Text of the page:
- A fact sheet released today by Rep. Waxman explains that
the nondisclosure agreement signed by Karl Rove prohibited Mr. Rove from
confirming the identity of covert CIA agent Valerie Wilson to reporters.
Under the nondisclosure agreement and the applicable executive order, even
"negligent" disclosures to reporters are grounds for revocation
of a security clearance or dismissal.
- Karl Rove's Nondisclosure Agreement Today, news reports
revealed that Karl Rove, the White House Deputy Chief of Staff and the
President's top political advisor, confirmed the identity of covert CIA
official Valerie Plame Wilson with Robert Novak on July 8, 2003, six days
before Mr. Novak published the information in a nationally syndicated column.
These new disclosures have obvious relevance to the criminal investigation
of Patrick Fitzgerald, the Special Counsel who is investigating whether
Mr. Rove violated a criminal statute by revealing Ms. Wilson's identity
as a covert CIA official.
- Independent of the relevance these new disclosures have
to Mr. Fitzgerald's investigation, they also have significant implications
for: (1) whether Mr. Rove violated his obligations under his "Classified
Information Nondisclosure Agreement" and (2) whether the White House
violated its obligations under Executive Order 12958. Under the nondisclosure
agreement and the executive order, Mr. Rove would be subject to the loss
of his security clearance or dismissal even for "negligently"
disclosing Ms. Wilson's identity.
- KARL ROVE'S NONDISCLOSURE AGREEMENT
- Executive Order 12958 governs how federal employees are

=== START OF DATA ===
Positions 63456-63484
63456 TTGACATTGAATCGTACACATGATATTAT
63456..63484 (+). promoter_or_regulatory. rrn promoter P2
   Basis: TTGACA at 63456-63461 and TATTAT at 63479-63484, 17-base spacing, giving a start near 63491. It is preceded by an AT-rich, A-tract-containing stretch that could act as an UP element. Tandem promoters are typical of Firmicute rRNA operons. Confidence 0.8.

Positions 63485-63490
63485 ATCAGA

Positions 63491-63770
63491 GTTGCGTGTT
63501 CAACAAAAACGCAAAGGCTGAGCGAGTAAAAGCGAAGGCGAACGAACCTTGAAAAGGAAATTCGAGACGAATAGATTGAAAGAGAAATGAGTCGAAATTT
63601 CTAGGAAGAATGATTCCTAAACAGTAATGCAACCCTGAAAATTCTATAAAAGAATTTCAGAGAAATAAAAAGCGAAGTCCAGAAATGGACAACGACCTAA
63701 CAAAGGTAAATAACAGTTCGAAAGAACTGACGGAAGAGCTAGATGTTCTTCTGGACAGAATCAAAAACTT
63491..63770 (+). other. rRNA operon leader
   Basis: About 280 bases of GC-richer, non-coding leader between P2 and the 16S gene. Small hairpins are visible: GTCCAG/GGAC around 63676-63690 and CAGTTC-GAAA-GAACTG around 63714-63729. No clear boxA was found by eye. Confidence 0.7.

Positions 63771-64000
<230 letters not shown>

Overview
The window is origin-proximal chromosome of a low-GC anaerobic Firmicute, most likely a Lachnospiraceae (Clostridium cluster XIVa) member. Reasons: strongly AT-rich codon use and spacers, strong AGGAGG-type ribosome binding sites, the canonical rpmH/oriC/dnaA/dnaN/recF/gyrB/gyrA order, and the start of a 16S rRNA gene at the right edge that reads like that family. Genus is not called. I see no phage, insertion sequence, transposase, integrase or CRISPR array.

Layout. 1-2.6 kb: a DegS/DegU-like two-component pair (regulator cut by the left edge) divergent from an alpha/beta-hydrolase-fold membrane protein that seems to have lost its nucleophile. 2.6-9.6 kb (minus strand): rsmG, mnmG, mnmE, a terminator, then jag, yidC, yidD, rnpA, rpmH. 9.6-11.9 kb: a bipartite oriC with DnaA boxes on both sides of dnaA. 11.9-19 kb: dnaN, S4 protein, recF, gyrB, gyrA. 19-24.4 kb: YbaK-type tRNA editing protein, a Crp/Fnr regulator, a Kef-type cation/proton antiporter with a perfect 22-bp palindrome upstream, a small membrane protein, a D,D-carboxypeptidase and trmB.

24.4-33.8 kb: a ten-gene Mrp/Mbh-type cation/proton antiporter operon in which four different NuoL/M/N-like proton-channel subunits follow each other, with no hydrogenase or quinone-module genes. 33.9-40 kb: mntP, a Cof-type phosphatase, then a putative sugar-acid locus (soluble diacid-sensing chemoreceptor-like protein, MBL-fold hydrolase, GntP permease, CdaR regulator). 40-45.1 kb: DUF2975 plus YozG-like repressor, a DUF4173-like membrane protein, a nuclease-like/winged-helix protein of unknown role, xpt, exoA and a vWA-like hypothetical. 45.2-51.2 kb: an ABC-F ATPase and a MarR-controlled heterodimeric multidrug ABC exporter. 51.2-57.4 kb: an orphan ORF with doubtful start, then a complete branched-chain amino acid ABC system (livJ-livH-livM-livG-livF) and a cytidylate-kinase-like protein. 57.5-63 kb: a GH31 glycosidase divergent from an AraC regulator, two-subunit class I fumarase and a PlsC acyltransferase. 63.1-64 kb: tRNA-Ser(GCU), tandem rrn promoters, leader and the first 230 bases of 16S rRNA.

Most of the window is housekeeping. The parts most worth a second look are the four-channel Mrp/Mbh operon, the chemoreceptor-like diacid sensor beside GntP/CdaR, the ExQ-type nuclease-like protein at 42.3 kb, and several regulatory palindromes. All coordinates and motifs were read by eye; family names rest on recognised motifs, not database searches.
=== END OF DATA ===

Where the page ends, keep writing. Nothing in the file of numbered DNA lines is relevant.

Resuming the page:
awarded security clearances in order to obtain access to classified information.
It was last updated by President George W. Bush on March 25, 2003, although
it has existed in some form since the Truman era. The executive order applies
to any entity within the executive branch that comes into possession of
classified information, including the White House. It requires employees
to undergo a criminal background check, obtain training on how to protect
classified information, and sign a "Classified Information Nondisclosure
Agreement," also known as a SF-312, promising not to reveal classified
information.1 The nondisclosure agreement signed by White House officials
such as Mr. Rove states: "I will never divulge classified information
to anyone" who is not authorized to receive it.2
- THE PROHIBITION AGAINST "CONFIRMING" CLASSIFIED
- Mr. Rove, through his attorney, has raised the implication
that there is a distinction between releasing classified information to
someone not authorized to receive it and confirming classified information
from someone not authorized to have it. In fact, there is no such distinction
under the nondisclosure agreement Mr. Rove signed.
- One of the most basic rules of safeguarding classified
information is that an official who has signed a nondisclosure agreement
cannot confirm classified information obtained by a reporter. In fact,
this obligation is highlighted in the "briefing booklet" that
new security clearance recipients receive when they sign their nondisclosure
- Before confirming the accuracy of what appears in the
public source, the signer of the SF 312 must confirm through an authorized
official that the information has, in fact, been declassified. If it has